A £219m redevelopment fund for St Helier Hospital has been axed, Health Secretary Jeremy Hunt has said.

Liberal Democrat MP Tom Brake has accused the Government of a “u-turn” after receiving “an almost cast iron assurance” from Chancellor George Osborne that the money was coming.

On June 17, Mr Osborne said: “We did commit to that hospital project, and provided that it continues to represent value for money, which I am pretty clear that it does, we will go on providing that support.”

But in the latest twist in a five-year saga regarding the hospital’s future, a letter to Mr Brake from Mr Hunt in August said the Government was not “currently considering any capital or financing applications” for the site.

Mr Brake, MP for Carshalton and Wallington, said: “It is very depressing to see that, having secured pretty strong support for St Helier from the Chancellor, within a few weeks Jeremy Hunt has performed a sharp u-turn.

“We are very disappointed, having got an almost cast iron assurance.”

The coalition Government re-approved the £219m funding for St Helier in October 2010, after the previous Labour administration pledged support in March that year.

But the project was delayed as part of the Better Services Better Value review of south-west London healthcare, which caused community anger by recommending the closure of accident and emergency, maternity and children’s units at St Helier.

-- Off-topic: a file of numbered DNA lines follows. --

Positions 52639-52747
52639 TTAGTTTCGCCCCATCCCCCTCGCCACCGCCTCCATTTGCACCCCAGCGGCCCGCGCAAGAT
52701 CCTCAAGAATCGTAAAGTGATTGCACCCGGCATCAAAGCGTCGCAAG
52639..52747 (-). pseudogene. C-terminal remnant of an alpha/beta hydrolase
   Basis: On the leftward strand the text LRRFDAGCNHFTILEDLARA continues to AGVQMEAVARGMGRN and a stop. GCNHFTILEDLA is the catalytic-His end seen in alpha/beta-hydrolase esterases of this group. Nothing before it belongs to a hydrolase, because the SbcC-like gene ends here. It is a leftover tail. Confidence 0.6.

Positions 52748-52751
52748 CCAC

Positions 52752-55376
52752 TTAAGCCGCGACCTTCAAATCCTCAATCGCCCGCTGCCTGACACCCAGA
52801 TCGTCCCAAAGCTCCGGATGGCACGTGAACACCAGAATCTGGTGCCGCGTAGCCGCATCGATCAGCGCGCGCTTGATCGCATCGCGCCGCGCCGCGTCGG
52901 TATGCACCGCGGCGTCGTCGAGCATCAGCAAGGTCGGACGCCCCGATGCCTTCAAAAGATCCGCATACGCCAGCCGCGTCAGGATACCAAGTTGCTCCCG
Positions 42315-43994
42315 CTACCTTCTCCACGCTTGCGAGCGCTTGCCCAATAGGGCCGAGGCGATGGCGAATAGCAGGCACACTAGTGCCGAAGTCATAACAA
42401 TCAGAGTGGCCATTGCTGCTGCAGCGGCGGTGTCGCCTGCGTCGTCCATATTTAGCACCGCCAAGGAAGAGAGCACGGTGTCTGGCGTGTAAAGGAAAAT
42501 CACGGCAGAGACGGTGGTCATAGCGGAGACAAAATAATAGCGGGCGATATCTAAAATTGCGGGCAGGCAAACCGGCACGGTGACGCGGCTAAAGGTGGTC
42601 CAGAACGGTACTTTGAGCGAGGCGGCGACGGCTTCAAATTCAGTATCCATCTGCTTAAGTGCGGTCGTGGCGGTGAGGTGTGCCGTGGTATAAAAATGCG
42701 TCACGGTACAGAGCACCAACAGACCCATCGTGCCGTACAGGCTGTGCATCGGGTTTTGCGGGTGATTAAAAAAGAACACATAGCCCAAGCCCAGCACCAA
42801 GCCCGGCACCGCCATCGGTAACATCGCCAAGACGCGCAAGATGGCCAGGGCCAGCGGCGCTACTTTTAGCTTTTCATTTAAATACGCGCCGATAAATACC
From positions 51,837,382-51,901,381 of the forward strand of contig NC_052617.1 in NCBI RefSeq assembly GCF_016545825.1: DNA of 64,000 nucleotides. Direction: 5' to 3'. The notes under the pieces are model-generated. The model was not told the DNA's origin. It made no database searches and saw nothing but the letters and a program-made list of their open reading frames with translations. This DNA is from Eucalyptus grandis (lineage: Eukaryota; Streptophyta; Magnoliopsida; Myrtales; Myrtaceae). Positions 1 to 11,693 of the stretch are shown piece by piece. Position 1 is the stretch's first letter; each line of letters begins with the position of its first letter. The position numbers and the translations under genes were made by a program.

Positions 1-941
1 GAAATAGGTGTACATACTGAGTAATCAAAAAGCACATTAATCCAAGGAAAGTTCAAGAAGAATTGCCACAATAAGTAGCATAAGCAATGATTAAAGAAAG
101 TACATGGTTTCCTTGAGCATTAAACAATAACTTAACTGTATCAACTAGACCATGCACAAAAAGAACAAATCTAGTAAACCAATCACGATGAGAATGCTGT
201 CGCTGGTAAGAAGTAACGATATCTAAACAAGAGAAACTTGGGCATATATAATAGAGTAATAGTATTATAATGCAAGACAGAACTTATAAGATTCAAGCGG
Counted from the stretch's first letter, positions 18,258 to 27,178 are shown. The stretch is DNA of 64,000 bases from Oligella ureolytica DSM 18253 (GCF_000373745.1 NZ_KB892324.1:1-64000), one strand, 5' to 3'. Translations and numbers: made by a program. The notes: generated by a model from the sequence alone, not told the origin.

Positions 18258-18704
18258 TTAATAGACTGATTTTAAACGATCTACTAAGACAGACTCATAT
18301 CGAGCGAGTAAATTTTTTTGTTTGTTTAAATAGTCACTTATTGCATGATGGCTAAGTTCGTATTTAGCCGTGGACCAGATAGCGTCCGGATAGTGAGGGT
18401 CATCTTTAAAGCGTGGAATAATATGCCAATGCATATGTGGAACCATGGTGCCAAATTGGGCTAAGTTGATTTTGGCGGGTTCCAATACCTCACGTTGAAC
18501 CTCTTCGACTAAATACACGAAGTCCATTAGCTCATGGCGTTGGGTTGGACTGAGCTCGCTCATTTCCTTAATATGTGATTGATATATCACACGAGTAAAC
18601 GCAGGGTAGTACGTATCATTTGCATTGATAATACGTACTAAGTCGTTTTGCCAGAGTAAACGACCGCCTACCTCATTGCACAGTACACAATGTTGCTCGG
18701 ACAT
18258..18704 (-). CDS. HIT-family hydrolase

In February 2014, the then-chief executive of Epsom and St Helier University Hospital NHS Trust, Matthew Hopkins, said the business case for redevelopment needed to be “revisited”, and committed to spending £90m over five years on St Helier.

In April this year, two Deloitte consultants were recorded discussing plans to replace both hospitals with a new 800-bed “super-hospital” in Sutton, although this suggestion was rejected by the Department of Health (DoH) as too expensive.

An estates review of Epsom and St Helier, published in June, suggested years of delays had affected services at the hospital.

The review also said the trust was “committed to retaining both Epsom and St Helier hospitals for at least the next five years”, but that £500m investment would be needed for buildings that are “no longer fit for purpose”.

Georgia Lewis, Keep Our St Helier Hospital campaign organiser, said: “The staff are doing a great job under some horrible circumstances.

“Everything is up in the air. The hospital has been upgraded piecemeal, but there is not an overall strategy.

“After five years, what then? MPs and local councillors could be lobbying the Government a lot harder.”

A DoH spokesman said: “The trust is continuing to work with the community and local health partners to review all the options available for improving its estate before submitting any further capital or financing applications to the Government.

“Any application will be considered in due course.”